16 more soccer officials arrested, 92-count indictment unsealed


“The World Cup of fraud” continued on Thursday, as 16 more soccer officials from CONMEBOL and CONCACAF, the respective confederations of South American, and North and Central America and the Caribbean, were arrested and hit with a 92-count indictment featuring charges of racketeering, wire fraud and money laundering.

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The 92-count indictment, unsealed and announced on Thursday by United States Attorney General Loretta Lynch, also features superseding charges for a number of officials arrested and charged with similar crimes back in May.

Most notable of those arrested and charged on Thursday were current CONCACAF and CONMEBOL presidents, Alfredo Hawitt and Juan Angel Napout, respectively. The two confederations worked together closely to organize the 2016 Copa America Centenario, a tournament heavily linked to corruption and bribes, on U.S. soil in the summer of 2016.

The quote of all quotes from Thursday’s press conference, from Lynch — quotes from the Guardian:

“The betrayal of trust set forth here is outrageous. The scale of corruption alleged herein is unconscionable. And the message from this announcement should be clear to every culpable individual who remains in the shadows, hoping to evade our investigation: you will not wait us out. You will not escape our focus.”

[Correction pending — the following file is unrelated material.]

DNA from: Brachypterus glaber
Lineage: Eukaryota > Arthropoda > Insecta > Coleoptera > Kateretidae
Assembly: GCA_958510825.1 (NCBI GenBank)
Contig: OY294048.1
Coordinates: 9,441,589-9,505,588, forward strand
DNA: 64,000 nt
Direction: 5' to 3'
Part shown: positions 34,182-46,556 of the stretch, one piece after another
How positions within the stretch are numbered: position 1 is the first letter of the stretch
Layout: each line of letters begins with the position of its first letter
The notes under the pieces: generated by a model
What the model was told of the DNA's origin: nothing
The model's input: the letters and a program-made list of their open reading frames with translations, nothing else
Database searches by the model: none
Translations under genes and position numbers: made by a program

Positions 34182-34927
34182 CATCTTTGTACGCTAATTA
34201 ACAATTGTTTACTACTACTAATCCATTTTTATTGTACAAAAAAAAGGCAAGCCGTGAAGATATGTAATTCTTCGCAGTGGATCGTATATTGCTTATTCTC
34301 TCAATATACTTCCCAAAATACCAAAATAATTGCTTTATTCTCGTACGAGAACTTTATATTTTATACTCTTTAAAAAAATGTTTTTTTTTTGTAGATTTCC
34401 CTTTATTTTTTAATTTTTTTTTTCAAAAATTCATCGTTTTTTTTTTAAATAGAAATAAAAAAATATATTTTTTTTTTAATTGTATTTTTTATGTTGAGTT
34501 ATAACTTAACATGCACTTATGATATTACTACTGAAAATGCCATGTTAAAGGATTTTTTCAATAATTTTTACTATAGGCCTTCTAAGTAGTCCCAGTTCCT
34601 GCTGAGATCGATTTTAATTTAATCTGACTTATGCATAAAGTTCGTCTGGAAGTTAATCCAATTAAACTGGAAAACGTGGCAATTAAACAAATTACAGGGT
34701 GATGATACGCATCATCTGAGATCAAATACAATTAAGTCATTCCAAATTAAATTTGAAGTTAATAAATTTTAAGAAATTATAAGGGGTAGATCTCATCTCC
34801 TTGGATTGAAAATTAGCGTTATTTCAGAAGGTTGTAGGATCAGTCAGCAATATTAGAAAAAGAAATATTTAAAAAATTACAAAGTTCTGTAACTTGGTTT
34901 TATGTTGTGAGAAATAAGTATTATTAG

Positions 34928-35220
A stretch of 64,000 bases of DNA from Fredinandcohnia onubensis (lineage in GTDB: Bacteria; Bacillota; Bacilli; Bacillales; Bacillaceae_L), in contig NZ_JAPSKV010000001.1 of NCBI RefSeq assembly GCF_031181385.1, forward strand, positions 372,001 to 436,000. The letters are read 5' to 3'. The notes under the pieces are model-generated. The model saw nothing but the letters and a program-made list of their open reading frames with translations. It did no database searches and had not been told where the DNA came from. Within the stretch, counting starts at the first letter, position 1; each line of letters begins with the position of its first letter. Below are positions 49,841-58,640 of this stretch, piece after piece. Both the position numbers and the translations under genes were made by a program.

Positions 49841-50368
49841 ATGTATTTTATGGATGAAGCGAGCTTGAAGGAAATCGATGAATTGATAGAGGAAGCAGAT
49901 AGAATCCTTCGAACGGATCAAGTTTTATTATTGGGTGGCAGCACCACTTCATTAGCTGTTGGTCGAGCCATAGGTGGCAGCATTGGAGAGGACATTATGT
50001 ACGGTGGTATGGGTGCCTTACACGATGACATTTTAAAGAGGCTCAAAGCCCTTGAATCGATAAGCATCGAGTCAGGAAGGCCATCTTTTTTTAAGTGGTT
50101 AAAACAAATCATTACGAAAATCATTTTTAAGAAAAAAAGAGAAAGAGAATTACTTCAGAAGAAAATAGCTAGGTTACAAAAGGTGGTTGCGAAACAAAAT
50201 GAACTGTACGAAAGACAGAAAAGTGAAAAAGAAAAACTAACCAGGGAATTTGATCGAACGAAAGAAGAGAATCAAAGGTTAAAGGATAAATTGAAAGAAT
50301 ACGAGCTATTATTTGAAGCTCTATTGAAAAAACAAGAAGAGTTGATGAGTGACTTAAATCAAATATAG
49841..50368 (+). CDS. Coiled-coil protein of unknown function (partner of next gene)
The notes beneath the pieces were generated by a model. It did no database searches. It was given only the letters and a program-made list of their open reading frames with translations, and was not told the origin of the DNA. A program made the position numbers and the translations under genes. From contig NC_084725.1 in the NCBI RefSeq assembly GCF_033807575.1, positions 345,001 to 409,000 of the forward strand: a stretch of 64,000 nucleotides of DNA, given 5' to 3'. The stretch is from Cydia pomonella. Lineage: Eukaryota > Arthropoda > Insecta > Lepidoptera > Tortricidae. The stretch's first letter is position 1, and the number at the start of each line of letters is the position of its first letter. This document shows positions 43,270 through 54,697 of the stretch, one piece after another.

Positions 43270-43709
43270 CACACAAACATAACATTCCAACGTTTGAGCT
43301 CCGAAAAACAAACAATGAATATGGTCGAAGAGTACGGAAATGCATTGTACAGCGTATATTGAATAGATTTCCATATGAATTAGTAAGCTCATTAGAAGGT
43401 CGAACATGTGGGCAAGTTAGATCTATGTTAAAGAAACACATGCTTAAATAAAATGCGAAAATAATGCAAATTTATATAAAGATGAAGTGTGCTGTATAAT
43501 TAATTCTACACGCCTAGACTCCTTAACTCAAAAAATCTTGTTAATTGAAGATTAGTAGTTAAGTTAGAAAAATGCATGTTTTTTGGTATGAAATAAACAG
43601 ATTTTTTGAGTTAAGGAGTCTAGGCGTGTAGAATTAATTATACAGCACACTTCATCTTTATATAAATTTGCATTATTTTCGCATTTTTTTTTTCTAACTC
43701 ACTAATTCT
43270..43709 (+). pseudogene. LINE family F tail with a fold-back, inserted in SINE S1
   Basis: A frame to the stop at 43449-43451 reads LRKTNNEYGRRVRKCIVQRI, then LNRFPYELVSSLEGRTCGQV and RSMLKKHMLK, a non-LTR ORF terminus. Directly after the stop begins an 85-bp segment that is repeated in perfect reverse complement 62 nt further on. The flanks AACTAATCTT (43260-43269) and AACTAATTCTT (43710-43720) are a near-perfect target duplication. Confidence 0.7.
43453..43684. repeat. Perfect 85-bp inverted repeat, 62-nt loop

Additionally, the Department of Justice (DOJ) announced that eight others, including three of the defendants arrested and charged in May, a list which includes former CONCACAF president and FIFA vice president Jeffrey Webb, have already entered guilty pleas and, in some cases, agreed to assist the DOJ as the increasingly wide-reaching case continues into 2016 and beyond.

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One official speaking in Thursday’s press conference called the Internal Revenue Service’s investigation into the FIFA corruption case “one of the most complex worldwide financial investigations ever conducted.”

Lynch refused to comment on currently-suspended FIFA president Sepp Blatter in regards to Thursday’s arrests and charges, but confirmed once again that the DOJ’s investigation is far from complete.